With Art. 238 in the Treaty of Rome in 1957, the European Community laid the foundation for maintaining relations with the colonies after their independence. At the beginning, these relations were shaped by France, which has strong economic ties to Morocco and Tunisia in particular. In 1963, these two countries initiate negotiations on Association Treaties, which are signed in 1969. These treaties are purely economic agreements, but contain a clause that requires compliance with the Charter of the United Nations.

Phase 2: The more global orientation of Mediterranean policy; from 1972

At the Paris summit in 1972, the basis was laid for negotiations on closer cooperation with the Mediterranean countries and Jordan, which began in 1973. A multilateral treaty is not concluded, as in the framework of the AKP, but rather parallel negotiations between the EC and the individual states. The agreements, now cooperation agreements, are concluded in April 1976 with the three Maghreb states, with Egypt, Jordan and Syria in January 1977, Lebanon in May 1977, and Yugoslavia in April 1980. The aim of these agreements is to facilitate the circulation of industrial goods, as well as however limited, of agricultural products. With the former, the tariff restrictions are lifted, with the latter only reduced.

The admission of Spain and Portugal to the EC in 1986 led Morocco to a symbolic act in July 1987 to demonstrate its political orientation towards Europe: the application for admission to the EC. The foreign ministers of the twelve, as expected, reject this request, but it does rekindle the Euro-Moroccan dialogue.

A fisheries agreement between the EC and Morocco was concluded on February 24, 1987, replacing the existing agreements with Portugal and Spain and extending them to all Member States. The cooperation agreement between the EC and Morocco of 1976 - as well as those of the other Mediterranean countries - will be adapted to the changed conditions following the admission of Spain and Portugal.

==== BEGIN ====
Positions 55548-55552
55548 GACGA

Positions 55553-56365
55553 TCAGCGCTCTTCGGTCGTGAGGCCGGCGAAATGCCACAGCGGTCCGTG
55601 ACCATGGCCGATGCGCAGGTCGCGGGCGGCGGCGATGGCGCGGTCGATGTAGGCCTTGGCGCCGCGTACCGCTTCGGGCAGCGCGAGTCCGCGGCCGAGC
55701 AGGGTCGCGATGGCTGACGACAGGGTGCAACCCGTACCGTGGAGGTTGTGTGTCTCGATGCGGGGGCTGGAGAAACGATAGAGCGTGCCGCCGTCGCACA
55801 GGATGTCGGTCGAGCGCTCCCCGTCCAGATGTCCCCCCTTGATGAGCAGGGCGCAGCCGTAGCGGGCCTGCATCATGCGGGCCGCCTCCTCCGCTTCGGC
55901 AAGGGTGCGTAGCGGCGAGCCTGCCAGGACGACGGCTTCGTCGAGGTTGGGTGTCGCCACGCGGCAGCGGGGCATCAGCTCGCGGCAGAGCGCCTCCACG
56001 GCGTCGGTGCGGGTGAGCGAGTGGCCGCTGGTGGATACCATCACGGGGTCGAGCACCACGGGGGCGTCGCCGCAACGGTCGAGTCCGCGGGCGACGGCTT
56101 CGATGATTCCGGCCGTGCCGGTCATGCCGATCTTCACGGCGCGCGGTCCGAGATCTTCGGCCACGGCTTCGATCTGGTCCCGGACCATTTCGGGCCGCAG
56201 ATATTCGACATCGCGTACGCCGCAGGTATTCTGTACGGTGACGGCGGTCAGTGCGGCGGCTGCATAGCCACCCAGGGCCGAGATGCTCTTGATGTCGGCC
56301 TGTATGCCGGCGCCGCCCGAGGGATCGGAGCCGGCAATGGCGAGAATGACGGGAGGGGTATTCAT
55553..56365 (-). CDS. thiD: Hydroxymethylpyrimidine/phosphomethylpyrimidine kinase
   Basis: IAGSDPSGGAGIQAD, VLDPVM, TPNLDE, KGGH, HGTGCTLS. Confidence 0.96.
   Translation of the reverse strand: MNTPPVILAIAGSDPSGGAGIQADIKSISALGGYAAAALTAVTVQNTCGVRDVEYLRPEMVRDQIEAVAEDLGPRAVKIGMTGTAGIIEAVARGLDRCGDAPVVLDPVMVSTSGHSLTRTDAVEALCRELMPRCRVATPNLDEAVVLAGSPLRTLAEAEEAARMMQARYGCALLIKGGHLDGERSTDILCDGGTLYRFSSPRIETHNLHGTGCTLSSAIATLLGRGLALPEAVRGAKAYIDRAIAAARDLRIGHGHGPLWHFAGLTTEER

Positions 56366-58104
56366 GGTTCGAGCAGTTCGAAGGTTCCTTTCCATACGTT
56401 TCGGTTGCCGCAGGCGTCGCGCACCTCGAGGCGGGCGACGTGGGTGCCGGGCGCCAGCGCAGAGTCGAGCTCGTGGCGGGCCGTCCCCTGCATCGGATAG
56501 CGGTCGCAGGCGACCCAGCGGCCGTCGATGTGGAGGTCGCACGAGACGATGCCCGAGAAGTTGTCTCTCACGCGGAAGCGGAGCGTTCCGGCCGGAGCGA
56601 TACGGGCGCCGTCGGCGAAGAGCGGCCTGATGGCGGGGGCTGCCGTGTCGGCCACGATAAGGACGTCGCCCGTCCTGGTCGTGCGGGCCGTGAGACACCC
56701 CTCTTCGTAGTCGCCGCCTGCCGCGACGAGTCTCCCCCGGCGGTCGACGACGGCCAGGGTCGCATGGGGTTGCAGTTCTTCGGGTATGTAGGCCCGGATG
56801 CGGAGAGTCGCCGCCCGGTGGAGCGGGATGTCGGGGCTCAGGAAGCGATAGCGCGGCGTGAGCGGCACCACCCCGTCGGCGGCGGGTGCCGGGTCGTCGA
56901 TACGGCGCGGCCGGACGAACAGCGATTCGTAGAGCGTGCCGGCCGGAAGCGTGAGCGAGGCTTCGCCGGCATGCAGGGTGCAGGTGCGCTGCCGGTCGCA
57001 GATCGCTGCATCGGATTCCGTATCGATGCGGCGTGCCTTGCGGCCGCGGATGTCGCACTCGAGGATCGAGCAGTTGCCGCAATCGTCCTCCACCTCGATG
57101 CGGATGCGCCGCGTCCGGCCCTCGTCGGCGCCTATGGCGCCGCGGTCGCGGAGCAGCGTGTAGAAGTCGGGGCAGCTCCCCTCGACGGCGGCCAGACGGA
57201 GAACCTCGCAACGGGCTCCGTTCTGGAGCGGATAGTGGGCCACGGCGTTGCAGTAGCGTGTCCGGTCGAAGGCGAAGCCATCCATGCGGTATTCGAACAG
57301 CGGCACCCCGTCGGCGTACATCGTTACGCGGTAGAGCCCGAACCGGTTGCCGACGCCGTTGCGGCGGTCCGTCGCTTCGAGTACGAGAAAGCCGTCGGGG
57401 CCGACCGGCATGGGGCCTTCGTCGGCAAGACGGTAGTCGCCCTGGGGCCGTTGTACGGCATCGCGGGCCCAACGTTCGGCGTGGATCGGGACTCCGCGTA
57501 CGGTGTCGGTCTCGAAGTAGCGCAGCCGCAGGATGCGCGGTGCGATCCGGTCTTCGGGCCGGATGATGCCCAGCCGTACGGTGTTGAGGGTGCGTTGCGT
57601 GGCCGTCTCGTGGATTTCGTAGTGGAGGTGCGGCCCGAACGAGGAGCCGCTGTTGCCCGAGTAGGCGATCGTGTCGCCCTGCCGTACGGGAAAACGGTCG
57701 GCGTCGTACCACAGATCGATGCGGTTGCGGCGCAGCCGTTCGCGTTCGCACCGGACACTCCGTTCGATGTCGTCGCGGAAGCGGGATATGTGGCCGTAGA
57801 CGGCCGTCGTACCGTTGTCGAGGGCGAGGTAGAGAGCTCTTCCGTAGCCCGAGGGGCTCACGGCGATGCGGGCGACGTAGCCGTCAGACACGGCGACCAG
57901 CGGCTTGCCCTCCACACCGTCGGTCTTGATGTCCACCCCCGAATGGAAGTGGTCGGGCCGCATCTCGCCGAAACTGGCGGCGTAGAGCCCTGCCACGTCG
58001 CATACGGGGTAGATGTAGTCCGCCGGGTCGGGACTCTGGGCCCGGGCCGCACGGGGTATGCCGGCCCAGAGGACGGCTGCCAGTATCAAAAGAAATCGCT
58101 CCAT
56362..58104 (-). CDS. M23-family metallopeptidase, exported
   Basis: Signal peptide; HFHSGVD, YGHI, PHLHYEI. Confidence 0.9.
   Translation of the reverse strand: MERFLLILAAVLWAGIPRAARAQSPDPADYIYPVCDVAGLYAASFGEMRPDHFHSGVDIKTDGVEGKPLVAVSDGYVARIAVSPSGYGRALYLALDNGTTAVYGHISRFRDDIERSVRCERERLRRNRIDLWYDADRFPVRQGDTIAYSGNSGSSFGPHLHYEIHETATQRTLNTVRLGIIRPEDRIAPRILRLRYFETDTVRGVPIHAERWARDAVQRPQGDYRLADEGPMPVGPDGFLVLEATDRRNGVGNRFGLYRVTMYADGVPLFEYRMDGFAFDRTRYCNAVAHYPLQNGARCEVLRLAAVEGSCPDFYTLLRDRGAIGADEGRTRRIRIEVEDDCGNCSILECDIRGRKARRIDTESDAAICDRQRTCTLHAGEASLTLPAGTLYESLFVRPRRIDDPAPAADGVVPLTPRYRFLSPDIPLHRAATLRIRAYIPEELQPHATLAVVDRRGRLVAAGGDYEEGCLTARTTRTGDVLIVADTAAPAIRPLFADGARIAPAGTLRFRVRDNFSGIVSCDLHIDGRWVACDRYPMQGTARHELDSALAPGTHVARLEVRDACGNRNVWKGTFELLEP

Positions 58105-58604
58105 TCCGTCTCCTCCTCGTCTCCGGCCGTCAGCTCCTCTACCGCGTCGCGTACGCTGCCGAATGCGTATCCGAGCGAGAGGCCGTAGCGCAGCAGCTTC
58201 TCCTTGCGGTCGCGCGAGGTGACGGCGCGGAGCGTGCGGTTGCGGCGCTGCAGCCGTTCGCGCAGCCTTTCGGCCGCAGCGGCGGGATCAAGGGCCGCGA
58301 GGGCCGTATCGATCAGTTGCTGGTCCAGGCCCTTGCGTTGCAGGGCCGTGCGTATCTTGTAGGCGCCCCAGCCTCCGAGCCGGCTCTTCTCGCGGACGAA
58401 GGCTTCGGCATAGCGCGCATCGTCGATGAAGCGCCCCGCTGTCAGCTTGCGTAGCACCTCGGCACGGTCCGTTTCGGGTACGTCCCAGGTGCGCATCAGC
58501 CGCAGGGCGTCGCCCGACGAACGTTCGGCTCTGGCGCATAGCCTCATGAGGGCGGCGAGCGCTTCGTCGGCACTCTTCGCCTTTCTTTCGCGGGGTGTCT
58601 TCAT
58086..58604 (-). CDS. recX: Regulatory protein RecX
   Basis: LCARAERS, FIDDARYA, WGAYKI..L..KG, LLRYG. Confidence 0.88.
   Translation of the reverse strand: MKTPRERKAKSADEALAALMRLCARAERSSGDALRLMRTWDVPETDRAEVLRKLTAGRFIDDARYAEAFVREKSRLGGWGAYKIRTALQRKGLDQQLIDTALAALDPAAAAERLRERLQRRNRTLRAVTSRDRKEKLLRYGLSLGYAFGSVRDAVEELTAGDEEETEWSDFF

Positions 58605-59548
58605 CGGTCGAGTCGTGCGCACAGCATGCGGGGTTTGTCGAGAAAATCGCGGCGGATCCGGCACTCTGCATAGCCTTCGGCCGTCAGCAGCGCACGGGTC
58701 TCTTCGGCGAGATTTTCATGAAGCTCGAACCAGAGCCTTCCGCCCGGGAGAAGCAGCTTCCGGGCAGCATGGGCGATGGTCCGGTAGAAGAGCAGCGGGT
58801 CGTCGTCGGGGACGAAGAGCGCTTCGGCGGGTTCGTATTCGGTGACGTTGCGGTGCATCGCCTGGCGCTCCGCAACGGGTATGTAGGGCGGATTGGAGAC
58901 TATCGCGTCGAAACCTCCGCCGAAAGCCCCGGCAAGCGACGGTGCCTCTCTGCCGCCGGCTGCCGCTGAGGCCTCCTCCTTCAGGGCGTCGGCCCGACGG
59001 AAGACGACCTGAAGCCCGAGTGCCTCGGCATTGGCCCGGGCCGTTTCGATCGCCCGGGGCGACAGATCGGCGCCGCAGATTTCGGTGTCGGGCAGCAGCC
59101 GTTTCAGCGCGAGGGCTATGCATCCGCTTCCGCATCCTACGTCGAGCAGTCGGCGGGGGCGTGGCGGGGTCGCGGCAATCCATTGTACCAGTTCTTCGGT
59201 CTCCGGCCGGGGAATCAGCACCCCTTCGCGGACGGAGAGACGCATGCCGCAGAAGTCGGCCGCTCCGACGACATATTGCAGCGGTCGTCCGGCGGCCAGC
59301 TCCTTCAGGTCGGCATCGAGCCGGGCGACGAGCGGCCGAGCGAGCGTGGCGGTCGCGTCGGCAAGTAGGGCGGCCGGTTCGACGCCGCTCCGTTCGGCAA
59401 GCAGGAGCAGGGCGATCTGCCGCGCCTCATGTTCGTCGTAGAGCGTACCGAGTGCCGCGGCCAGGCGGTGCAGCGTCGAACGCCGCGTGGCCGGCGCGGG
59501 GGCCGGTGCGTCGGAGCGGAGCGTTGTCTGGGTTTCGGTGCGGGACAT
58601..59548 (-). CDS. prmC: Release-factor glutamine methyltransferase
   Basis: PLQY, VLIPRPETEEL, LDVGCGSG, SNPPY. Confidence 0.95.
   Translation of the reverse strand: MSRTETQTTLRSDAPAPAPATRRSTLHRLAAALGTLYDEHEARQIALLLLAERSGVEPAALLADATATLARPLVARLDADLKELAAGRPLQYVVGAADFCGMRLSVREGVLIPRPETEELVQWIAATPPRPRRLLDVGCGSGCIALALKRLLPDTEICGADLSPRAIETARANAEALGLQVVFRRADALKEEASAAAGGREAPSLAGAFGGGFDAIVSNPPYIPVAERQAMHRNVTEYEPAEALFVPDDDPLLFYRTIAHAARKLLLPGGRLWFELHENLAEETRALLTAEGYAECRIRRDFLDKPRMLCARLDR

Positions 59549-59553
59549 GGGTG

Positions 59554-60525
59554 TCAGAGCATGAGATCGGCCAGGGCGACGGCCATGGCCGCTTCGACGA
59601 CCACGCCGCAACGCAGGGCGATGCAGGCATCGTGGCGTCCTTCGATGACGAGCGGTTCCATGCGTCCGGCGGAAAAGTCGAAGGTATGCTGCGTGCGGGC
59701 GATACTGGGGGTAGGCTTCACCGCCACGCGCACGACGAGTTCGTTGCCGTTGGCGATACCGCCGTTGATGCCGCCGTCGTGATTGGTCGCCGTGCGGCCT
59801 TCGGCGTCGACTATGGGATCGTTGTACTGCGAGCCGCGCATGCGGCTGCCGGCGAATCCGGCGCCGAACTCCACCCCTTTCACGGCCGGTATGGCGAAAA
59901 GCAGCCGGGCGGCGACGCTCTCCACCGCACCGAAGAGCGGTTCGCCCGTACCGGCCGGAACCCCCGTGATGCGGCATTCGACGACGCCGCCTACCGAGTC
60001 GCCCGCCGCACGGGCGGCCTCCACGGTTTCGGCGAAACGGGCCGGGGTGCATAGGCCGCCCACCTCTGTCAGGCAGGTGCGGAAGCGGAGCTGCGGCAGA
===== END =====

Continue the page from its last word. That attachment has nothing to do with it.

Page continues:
The aim of the 2nd generation contracts is to stimulate the exchange of goods between the EC and the Mediterranean countries, to promote industrial and agricultural development and to transfer financial resources in the form of aid and loans to these countries.

This policy is not successful, the exchange remains one-sided and the dependency of the Mediterranean countries increases instead of their economies being consolidated. That is why the EC is making another change in its Mediterranean policy.

Phase 3: A renewed Mediterranean policy; from 1989

In 1989 the European Commission published an evaluation of Mediterranean policy since the 1970s and the proposal for an adaptation in the document “Vers une PolitiqueMéditerranéenne Rénovée”.6

In 1992, the European Union, now since the Maastricht Treaty, created the legal framework for expanding cooperation by increasing financial aid and improving access to the European market, and the regional dimension of cooperation was gaining in importance. The institutional framework, based on the cooperation agreements, is left as it is.7

Phase 4: From the Euro-Maghreb to the Euro-Mediterranean partnership 1992-1995

Since 1992, the project of the Euro-Mediterranean Partnership has been developing parallel to the renewed Mediterranean policy.

The pillars of this partnership should be:

- political dialogue
- economic cooperation
- Free exchange of goods
- financial cooperation

[...]



1 historical key data from Le Petit Larousse

2 SEIGNARD Laurent: Le Pari européen du Maroc, S70 in NOUAILHAT Yves-Henri

3 NOTE, Pierre; 2001; S223-224

4 NOTE, Pierre; 2001; S223

5 from KHADER Bichara: Le Partenariat euro-méditerranéen: le processus de Barcelone, une synthèse de la problematique in KHADER Bichara (éd); 2001 as well as MEKAOUI, Adam; 2000

6 Communication de la Commission au Conseil SEC (90) 812 final "Vers une politique méditerranéennerénovée"

7 MEKAOUI, Adam; 2000; S35